Mature hairline vs receding hairline
While a mature hairline can be seen as a natural part of getting older, a receding hairline, although common, is usually passed down generations and is caused by dihydrotestosterone (DHT).
The two main differences between a mature hairline and a receding hairline are the extent of the recession and the pattern. A mature hairline will typically recede by about 1cm to 2cm, in contrast to a receding hairline, which can retreat and involve the whole scalp. There is often a pattern of hair loss in a receding hairline. A receding hairline occurs more often at the temples, leading to a characteristic M-shaped hairline. This is shown in the Norwood Scale:
Early signs of receding hairline
So, how can you spot the early signs of a receding hairline? Male pattern baldness occurs over years, but you can identify it, and take action to prevent it.
The most recognisable sign, as you might expect, is a change in your hairline. Even if you don’t notice this when looking in the mirror, you may see it when comparing recent photographs with those from a few years ago. If you see a significant recession of hair at the temples, and an M-shape beginning to form, this suggests you have a receding hairline. You might also notice excessive hair loss after washing or brushing your hair.
How to stop receding hairline
As male pattern baldness is largely a hereditary condition, there is no way to prevent a receding hairline. However, several treatments can slow down a receding hairline, and there are ways that you can reverse it.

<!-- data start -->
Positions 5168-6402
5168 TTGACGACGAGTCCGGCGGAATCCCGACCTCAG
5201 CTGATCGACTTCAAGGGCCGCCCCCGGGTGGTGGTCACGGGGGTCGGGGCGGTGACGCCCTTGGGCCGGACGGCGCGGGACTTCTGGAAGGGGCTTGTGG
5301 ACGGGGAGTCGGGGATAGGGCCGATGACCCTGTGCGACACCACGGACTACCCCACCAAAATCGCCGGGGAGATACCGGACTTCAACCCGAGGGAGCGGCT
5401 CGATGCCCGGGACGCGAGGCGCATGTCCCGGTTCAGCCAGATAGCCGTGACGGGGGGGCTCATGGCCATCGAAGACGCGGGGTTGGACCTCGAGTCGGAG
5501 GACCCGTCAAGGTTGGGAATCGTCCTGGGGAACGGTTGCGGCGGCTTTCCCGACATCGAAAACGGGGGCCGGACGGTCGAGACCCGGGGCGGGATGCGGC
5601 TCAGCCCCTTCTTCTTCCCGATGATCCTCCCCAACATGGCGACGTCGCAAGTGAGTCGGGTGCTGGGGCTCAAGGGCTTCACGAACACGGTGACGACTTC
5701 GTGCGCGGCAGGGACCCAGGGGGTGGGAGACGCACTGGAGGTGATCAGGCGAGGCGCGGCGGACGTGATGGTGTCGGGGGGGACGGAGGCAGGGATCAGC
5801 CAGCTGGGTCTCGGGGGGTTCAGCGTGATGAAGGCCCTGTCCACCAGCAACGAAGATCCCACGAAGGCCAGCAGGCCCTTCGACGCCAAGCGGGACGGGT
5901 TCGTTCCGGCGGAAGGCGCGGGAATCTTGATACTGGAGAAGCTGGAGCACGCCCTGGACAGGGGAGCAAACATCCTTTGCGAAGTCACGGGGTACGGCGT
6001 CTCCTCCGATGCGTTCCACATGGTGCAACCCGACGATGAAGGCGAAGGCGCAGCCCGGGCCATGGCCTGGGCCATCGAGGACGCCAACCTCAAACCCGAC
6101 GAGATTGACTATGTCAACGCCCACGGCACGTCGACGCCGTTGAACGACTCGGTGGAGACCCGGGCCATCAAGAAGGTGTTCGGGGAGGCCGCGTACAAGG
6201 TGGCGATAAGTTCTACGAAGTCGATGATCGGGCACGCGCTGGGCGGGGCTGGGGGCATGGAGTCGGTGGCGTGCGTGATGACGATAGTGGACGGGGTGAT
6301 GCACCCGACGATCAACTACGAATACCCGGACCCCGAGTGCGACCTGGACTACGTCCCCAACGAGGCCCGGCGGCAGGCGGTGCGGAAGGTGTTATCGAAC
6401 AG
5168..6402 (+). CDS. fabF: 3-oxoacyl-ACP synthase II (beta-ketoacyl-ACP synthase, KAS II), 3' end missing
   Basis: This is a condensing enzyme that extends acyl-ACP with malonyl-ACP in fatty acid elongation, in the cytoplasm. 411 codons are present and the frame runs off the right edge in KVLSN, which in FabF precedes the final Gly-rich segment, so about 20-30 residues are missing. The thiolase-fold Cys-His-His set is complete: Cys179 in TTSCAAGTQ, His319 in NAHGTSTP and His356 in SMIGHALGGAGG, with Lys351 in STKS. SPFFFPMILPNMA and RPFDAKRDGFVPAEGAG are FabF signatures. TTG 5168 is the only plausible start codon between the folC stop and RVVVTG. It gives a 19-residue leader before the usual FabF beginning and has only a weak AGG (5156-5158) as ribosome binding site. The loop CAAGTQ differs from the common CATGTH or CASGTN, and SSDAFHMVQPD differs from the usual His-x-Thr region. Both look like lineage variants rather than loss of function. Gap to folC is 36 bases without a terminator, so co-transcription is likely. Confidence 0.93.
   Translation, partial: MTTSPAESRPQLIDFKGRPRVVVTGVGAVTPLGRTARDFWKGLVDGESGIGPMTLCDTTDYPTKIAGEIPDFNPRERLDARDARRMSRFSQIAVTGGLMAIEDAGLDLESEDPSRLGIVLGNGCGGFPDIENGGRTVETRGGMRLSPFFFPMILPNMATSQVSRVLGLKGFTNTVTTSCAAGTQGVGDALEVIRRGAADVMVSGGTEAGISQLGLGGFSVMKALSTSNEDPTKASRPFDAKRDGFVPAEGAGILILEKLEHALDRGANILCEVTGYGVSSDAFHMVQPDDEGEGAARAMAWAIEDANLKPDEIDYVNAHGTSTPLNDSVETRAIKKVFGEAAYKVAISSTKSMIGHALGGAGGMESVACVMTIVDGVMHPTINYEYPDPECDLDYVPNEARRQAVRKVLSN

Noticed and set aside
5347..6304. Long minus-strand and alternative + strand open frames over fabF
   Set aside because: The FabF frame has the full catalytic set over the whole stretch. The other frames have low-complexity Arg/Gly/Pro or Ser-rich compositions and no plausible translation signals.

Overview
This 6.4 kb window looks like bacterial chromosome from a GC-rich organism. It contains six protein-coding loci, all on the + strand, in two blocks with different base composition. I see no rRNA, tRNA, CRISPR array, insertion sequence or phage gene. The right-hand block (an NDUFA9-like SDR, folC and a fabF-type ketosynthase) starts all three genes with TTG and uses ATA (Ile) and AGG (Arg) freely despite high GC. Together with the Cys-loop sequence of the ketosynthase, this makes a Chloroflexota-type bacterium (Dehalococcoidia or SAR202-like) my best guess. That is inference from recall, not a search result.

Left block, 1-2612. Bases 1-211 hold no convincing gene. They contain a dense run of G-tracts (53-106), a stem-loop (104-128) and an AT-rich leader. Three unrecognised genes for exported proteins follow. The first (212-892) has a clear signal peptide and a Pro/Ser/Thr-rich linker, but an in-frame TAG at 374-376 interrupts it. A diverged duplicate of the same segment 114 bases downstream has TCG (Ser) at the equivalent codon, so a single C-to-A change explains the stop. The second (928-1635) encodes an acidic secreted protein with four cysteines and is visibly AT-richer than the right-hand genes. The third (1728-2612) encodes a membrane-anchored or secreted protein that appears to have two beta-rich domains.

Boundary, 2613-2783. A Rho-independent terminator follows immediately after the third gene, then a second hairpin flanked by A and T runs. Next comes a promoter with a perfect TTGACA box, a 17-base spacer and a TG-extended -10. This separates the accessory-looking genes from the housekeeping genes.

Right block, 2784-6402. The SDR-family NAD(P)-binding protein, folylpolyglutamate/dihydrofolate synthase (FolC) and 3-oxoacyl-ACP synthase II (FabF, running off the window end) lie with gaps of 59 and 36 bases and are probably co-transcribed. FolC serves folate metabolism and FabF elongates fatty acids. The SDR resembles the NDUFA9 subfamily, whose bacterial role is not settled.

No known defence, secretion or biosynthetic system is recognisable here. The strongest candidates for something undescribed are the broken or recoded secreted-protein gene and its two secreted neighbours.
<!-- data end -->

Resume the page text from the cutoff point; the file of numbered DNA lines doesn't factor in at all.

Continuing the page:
Hair loss treatment
- Minoxidil – coming in a foam or other topical solution, minoxidil can support hair regrowth. This medication is an antihypertensive vasodilator and has been shown to be beneficial in treating hair loss. It can result in healthier, stronger hair.
- Finasteride – this treatment for male pattern baldness is a 5-alpha-reductase enzyme blocker. The 5-alpha-reductase enzyme produces dihydrotestosterone (DHT), and this is a cause of male hair loss. Taking finasteride can slow your rate of hair loss and support hair regrowth.
- PRP hair treatment – platelet-rich plasma (PRP) therapy can restore hair and encourage healing. It is a regenerative medicine that is administered via an injection into the scalp. For the best results, several PRP sessions would usually be scheduled across three months.
Hair transplant options
Hair transplants are the most effective receding hairline treatment available. The procedure is able to effectively restore hair that was once lost, whether that’s at your hairline or your crown. But how does a hair transplant work?
- FUE – the FUE technique takes individual follicles by extracting them from the back of the scalp, using tiny punches. The hair follicles are then carefully placed gently in ready-made holes at the recipient area.
- FUT – the FUT technique takes a strip from the donor area at the back of the scalp. After the donor area is stitched up, this strip is split into smaller sections with a surgical tool and implanted in the recipient site.
To learn more about the hair transplant process, why not visit our patient journey page for more information.
How The Treatment Rooms can restore your hairline
At The Treatment Rooms London, our surgeons possess a wealth of experience in performing both FUE and FUT hair transplants, as well as providing non-surgical techniques, giving your hair the best conditions for regrowth. You can book a consultation with one of our experienced GMC registered surgeons today to explore your options.